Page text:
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No. 3

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Fighting Discrimination Against Homeschooling

Case: E.T. v. California Dept. of Social Services
Filed: 12-1-06

Home School Legal Defense Association member and single mother Essie Tabbott (name changed to protect family’s privacy) has been receiving welfare benefits from the County of Sacramento so that she can continue homeschooling her daughter, who is in high school. Although Mrs. Tabbott has homeschooled for many years and has already graduated one daughter, the county’s misunderstanding of California’s private education law has put her assistance in jeopardy.

Until 2007, Mrs. Tabbott never had any trouble with the Sacramento County Department of Health and Human Services. This year, however, the county has adopted a policy that appears to be based on former State Superintendent of Education Delaine Eastin’s view that homeschooling is illegal unless conducted by state-certified teachers. Consequently, Sacramento cut off certain benefits to Mrs. Tabbott because she is homeschooling her daughter.


Parents in California usually homeschool under the private school law, either joining an independent study program of a private school or starting their own private school. Mrs. Tabbott has always filed as her own private school. She is in full compliance with California’s private school law, which calls for a yearly affidavit and attendance records, among other minimal requirements.

The Sacramento County Department of Health and Human Services has taken the position that homeschooling through a private school in this manner is illegal. They are now trying to force Mrs. Tabbott to enroll her daughter in the public school’s independent study program, which would make her daughter a public school student. Having experienced numerous problems with the public school district in past years, Mrs. Tabbott considers enrolling her daughter in public school an unacceptable option.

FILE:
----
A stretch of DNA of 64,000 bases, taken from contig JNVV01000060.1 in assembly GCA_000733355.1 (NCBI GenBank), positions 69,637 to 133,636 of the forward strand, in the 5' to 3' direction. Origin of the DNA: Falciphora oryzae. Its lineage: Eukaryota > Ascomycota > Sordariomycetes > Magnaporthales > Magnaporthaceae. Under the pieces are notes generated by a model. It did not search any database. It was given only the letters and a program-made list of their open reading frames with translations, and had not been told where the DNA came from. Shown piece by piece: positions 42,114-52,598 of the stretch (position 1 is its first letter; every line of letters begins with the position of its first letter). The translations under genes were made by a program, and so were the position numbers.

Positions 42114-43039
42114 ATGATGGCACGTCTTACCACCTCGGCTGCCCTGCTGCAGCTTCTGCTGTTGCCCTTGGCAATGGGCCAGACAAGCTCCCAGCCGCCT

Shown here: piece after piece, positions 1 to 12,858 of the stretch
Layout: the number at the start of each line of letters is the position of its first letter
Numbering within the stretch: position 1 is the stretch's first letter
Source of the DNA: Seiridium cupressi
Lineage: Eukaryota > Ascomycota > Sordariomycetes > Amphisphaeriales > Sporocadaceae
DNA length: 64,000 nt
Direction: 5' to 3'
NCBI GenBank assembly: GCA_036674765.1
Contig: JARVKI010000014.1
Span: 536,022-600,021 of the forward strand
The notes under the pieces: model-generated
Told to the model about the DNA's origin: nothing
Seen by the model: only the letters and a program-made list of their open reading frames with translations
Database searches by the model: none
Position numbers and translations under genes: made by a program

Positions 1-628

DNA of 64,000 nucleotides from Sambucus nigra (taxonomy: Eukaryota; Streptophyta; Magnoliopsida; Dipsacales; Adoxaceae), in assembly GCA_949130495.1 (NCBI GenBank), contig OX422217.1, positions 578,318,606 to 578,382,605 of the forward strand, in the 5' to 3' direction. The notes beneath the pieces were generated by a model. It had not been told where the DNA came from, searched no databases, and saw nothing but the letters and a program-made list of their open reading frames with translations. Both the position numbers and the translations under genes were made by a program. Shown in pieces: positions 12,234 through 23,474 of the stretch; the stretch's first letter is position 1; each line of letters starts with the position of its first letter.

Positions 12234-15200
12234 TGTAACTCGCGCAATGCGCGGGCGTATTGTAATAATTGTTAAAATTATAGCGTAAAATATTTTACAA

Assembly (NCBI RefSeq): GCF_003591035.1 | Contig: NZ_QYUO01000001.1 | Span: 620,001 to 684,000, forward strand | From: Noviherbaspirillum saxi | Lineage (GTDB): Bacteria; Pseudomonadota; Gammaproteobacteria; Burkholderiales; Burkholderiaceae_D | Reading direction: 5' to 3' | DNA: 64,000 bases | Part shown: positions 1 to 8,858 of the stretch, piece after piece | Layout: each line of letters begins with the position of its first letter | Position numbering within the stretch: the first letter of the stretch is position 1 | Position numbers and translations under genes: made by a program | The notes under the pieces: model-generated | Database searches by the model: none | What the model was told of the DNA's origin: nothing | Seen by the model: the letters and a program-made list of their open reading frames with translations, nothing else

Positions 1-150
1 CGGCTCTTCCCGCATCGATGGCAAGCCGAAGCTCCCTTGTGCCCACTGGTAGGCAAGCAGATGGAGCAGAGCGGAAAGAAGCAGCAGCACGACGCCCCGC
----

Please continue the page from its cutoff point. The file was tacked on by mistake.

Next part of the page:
HSLDA Deputy General Counsel James Mason defended Mrs. Tabbott’s right to private home education on March 5, 2007 before a state hearing officer. As this article goes to press, we are still awaiting a ruling from the hearing officer.

—James R. Mason III


Long-awaited Victory in Special Needs Case

Case: D Family v. Livonia Central School District
Filed: 10-8-04

On February 28, 2007, the Western Federal District Court of New York vindicated HSLDA’s long-held position that public schools may not force homeschooling parents to submit their children to special education testing.

Mr. and Mrs. Durham (name changed to protect family’s privacy) homeschooled their special needs son and had him privately evaluated at their own expense, choosing to waive any right to a “free appropriate public education” for their son. In September 2004, however, the Durhams’ school district insisted that it must evaluate the child, whether Mr. and Mrs. Durham consented to it or not, and the district initiated a due process hearing under the Individuals with Disabilities Education Act (IDEA).

At the hearing, HSLDA argued to the local hearing officer that the parents should not have to submit to an unwanted, unnecessary evaluation for services which everyone agreed that the family would never accept, but in May 2005, the hearing officer ruled for the school district. An appeal to the State Review Office followed, with the same result a year later.

On June 12, 2006, HSLDA filed an appeal in federal court. Eight months later, the court issued its decision, fully agreeing that the parents could not be forced into an evaluation.

The judge’s decision stated, “I find that the IDEA does not permit a school district to compel the evaluation of a student . . . where the student’s parent has objected to such an evaluation and has refused to accept publicly-funded special-education services.” The court reiterated the Eighth Circuit’s decision in Fitzgerald, the federal appellate court case HSLDA won in 2006, which stated that such a compelled evaluation “would have no purpose” and be “pointless.”